Featured in Ripley’s Believe It or Not!
The humble yet magnificent hippopotamus deserves acknowledgment. A big-ticket item in any safari trip or park visit, these salad-loving powerhouses are truly iconic. Such settings are the only places that many have ever seen hippos. But the United States could have been much more familiar with them. In fact, the country could have earned recognition for its hippo ranchers!
Meet The Potential Solution To The Meat Problem
In the late 1800s and early 1900s, the United States was in the grip of two potentially devastating issues. The first, a food crisis brought about by a lack of access to meat. According to Portland State University’s Catherine McNeur, meat providers across the nation were accused by the people of “conspiring to profit at their expense.” During the same period, an elaborate plant, the water hyacinth, had relentlessly spread across the south after being introduced at the 1884 Cotton States Exposition. It grew faster than anyone could remove it, clogging up the waters in the process!
The United States entered the twentieth century with some unique dilemmas to resolve. However, one particularly large and meaty plant-eater comes to mind to devour those troublesome hyacinths. The curious thing is that hippos actually eat surprisingly little: Their daily (or rather nightly) diet of around 88 lbs of food is relatively modest for such a hefty creature: The largest male hippos can weigh almost 10,000 lbs!
We don’t know if they would be particularly effective at devouring those plants. One thing however that’s difficult to deny is that a hippo has a tremendous amount of flesh. For these reasons, it seems, a United States-wide network of hippo ranches almost became a reality.
The very concept sounds outlandish, but there’s a strange kind of logic to it. As Jon Mooallem explained to WIRED, “The idea was that you could harness land that wasn’t productive for grazing cattle, like swamps and bayous. So you’d transplant the hippos into these environments that aren’t totally unlike where they live in Africa.” But how would the hippos have made it to the United States, and what was the plan for them from there?
Mass hippo importation from the creatures’ home continent was the plan.
The Hippo Bill
House Resolution 23261, more commonly known as the American Hippo Bill. The bill was brought to the House Committee on Agriculture in March of 1910. Advocating for it was Louisiana’s own Robert F. Broussard.
The title of the bill does not address the magnificent hippopotamus directly. Rather the wider issue of importing animals, both domestic and wild, into the United States. During the meeting, W.N. Irwin of the Department of Agriculture’s had some choice words. Irwin’s statement notes that “it seems rather strange that for four hundred years we have continued to use three animals for our meat supply – cattle, sheep, and swine.” For any nervous hippos reading this, yes, you can probably see where this is going, and you’re not going to like it.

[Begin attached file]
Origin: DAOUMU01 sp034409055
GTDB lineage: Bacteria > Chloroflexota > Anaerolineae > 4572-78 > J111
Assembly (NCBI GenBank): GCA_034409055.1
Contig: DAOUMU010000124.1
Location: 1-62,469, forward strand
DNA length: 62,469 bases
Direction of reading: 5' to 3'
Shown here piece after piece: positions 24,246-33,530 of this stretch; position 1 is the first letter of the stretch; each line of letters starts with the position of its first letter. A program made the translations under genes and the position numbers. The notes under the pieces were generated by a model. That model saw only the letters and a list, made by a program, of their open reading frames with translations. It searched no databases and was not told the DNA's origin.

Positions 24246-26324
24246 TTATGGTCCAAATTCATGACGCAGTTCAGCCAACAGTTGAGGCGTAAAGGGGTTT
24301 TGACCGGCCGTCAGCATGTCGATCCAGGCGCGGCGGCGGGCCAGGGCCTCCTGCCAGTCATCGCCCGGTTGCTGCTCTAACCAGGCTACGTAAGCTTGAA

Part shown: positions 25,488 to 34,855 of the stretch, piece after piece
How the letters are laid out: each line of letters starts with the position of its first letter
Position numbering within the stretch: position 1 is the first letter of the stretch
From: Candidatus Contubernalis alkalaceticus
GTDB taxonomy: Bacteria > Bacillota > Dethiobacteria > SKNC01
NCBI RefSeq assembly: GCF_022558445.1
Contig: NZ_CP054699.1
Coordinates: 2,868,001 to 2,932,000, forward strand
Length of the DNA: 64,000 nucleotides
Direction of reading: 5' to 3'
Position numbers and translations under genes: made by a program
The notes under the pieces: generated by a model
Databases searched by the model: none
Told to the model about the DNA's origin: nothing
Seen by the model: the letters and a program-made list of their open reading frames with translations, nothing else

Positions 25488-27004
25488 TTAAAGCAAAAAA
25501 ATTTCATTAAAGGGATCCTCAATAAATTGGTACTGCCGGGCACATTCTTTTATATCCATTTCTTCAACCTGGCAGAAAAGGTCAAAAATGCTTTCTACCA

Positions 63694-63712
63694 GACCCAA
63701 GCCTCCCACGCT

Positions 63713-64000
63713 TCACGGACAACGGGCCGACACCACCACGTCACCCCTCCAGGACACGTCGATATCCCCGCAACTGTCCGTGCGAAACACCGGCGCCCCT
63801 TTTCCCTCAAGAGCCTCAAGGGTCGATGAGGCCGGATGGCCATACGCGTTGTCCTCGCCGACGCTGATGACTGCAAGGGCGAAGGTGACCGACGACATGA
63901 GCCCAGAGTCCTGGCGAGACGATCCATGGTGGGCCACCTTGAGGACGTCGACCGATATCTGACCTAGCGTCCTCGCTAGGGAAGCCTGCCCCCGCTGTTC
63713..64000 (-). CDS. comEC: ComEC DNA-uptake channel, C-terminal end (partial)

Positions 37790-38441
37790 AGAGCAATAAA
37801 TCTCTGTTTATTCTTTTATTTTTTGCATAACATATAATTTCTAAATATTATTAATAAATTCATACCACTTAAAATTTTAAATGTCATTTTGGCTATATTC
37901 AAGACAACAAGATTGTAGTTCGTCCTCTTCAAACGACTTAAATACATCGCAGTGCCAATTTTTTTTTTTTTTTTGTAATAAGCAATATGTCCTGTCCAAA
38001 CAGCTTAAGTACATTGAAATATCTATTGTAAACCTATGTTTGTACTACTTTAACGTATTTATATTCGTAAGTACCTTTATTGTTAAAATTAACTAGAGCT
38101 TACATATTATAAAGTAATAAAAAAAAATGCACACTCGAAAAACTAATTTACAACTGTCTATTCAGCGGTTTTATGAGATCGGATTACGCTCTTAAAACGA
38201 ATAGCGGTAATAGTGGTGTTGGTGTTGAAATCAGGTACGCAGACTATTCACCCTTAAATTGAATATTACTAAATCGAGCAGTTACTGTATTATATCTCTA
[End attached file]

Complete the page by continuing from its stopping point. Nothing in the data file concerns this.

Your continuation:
Irwin went on to note that these were species imported from Europe, and that the price of meat had risen to such a degree that it wasn’t conceivable to meet the increased demand and ensure the people were fed. Irwin’s proposed solution to this issue? “… we get the hippopotamus here – an animal whose flesh is excellent in quality and that is easily kept in suitable locations.”
The vast land of the United States, as Mooallem reported, offers such locations, which would be entirely impractical for ranches for other species. Irwin even suggests the rhinoceros as another possible ranching candidate, as he claims the desert regions of the United States, harsh areas where few other species can thrive, would be suited to their needs.
Irwin went on to claim of the hippopotami that “the people who have handled them tell me they are very easily tamed, and become very much attached to man.” He did note that they had a tendency to travel far (15 miles overnight). According to him, though, fencing would allow them to be easily controlled. All in all, it seemed, the case was made. So-called “lake cow bacon” could have become as commonly consumed as … well, bacon.
The Flaws And Fate Of The Hippo Plan
Ultimately, though, the hippo-ranching dream would not become reality. A combination of factors would see the controversial bill fail to take off. There were a few dramatic holes in the logic. For one, Hippos and water hyacinths don’t totally mix. While they do consume plants that grow on the water, their preference is for grasses, and they can spend about five hours every day grazing on just that.
While we didn’t ultimately get to see exactly how this would happen, it seems clear that the hippos would have been unwilling to help much with the hyancinth problem. It’s very likely that the huge creatures would have proven far less pliant than Irwin boldly claimed they would. As long-roamers, it is unlikely that keeping large groups of them enclosed would have been a practical task.
Nonetheless, there was some press support for the plan. A piece in the contemporary Lippincott’s Monthly Magazine, according to Mooallem in Atavist, dreamed of “that golden future when the meadows and the bayous of our Southern lands shall swarm with herds of hippopotami.”
How It All Played Out
Political disagreements ultimately doomed the idea: Congress’s break was approaching, and the proponents of the New Food Society, a potential group that would be formed to make everything happen, struggled to collaborate to concentrate their efforts.
Amidst these troubles, the emergence of World War I and the global devastation it caused meant that other priorities would ultimately see the efforts fizzle out. The Hippo Bill remains one of the most peculiar “what ifs” in American history.
By Chris Littlechild, contributor for Ripleys.com
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